Universal Credit will fail to lift many single parents out of poverty and could deter families from working longer hours, according to research published today.
Gingerbread warns childcare costs will be a barrier to single parents wanting to work more hours when receiving universal credit. Image: Lucie Carlier
The report by the charity Gingerbread found the rising costs of childcare and housing, combined with the way Universal Credit is calculated, means that working longer hours will make only a negligible difference to net household income for many single parents.
The study, which was conducted by the Centre for Research in Social Policy at Loughborough University, highlights how families will be affected when the system is launched next year, based on an analysis of how projected Universal Credit entitlements compare to families’ needs.
“The government has been very clear in its commitment that work will always pay under Universal Credit and that every additional hour of work will always pay,” said Caroline Davey, director of policy at Gingerbread.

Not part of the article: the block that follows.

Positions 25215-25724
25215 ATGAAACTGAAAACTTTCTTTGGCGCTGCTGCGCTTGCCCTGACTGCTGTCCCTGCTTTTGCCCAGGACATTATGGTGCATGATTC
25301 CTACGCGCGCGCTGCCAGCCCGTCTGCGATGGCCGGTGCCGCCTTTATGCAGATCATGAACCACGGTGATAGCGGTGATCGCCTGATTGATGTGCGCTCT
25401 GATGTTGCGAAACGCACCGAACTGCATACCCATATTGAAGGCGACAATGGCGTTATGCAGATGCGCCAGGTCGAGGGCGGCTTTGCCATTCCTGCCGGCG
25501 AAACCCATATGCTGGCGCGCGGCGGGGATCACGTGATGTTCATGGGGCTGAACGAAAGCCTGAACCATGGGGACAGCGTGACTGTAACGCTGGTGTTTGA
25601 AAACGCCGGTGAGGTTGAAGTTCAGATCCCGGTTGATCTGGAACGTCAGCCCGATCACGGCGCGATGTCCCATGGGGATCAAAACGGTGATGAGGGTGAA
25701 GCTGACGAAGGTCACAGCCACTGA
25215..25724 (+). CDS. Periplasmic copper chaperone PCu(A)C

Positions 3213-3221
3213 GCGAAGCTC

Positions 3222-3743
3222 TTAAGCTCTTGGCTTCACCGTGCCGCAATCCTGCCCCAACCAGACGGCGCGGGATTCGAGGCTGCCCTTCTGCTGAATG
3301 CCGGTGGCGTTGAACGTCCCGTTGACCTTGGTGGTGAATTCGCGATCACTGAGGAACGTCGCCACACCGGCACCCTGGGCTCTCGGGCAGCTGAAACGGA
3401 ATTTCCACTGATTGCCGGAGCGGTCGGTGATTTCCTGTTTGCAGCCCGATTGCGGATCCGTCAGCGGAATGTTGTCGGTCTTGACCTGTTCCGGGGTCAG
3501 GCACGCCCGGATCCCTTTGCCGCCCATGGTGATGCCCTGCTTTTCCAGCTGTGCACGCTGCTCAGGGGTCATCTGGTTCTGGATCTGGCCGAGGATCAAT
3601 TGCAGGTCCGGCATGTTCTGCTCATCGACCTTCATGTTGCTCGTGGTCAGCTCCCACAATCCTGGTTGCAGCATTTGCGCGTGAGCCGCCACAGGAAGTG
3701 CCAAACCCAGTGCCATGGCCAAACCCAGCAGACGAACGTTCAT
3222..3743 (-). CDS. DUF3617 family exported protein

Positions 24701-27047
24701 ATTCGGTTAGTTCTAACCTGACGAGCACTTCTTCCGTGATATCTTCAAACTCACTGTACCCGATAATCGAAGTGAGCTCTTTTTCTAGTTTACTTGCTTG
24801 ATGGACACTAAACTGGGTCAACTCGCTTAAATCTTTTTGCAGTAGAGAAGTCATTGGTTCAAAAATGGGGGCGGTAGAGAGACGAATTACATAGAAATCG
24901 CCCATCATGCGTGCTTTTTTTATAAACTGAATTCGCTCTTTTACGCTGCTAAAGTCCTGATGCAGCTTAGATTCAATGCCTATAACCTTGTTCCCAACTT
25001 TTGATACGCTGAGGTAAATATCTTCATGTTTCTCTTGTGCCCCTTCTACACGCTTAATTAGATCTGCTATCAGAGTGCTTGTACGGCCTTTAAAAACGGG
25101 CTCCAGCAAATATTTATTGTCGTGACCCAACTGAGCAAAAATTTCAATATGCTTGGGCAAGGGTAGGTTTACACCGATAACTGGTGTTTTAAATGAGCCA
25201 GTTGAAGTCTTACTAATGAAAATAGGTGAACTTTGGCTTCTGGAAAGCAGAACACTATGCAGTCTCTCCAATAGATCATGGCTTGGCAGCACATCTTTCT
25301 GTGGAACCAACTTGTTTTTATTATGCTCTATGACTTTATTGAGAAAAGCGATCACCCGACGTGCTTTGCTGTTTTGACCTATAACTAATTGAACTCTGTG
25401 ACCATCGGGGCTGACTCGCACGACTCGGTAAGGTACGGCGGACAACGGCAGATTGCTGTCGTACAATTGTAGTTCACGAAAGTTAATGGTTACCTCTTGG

“What our report shows very clearly is that won’t be the case for a significant number of single parents and that’s because not enough investment is being put in to areas like childcare costs.
“We are very concerned that those promises won’t be fulfilled unless more investment is made in Universal Credit and we are looking to the announcements in the autumn statement when the government will make its final decisions about the amount of money going into Universal Credit.”
Gingerbread is calling on the government to give families more support for childcare costs, increase the amount single parents can earn before Universal Credit is withdrawn, and reduce the rate at which the benefit is decreased beyond that threshold.
The charity estimates that about half a million of the single parent households that will move onto Universal Credit next year will have a lower entitlement than under the current system, based on the government’s own impact assessments.
“While it is true to say that 700,000 will have a higher entitlement, having 500,000 single parent households with a lower entitlement under the new system is very troubling,” said Davey.
“We would expect a significant chunk of those families to be the group we’re talking about – people with high housing and childcare costs, who are in work but aren’t particularly better off from working more hours, because the amount they lose will be more than the amount they’re earning.”
Universal Credit comes into force from October 2013, and will replace tax credits and benefits including Jobseeker’s Allowance, income support, child tax credit and housing benefit with a single credit payment.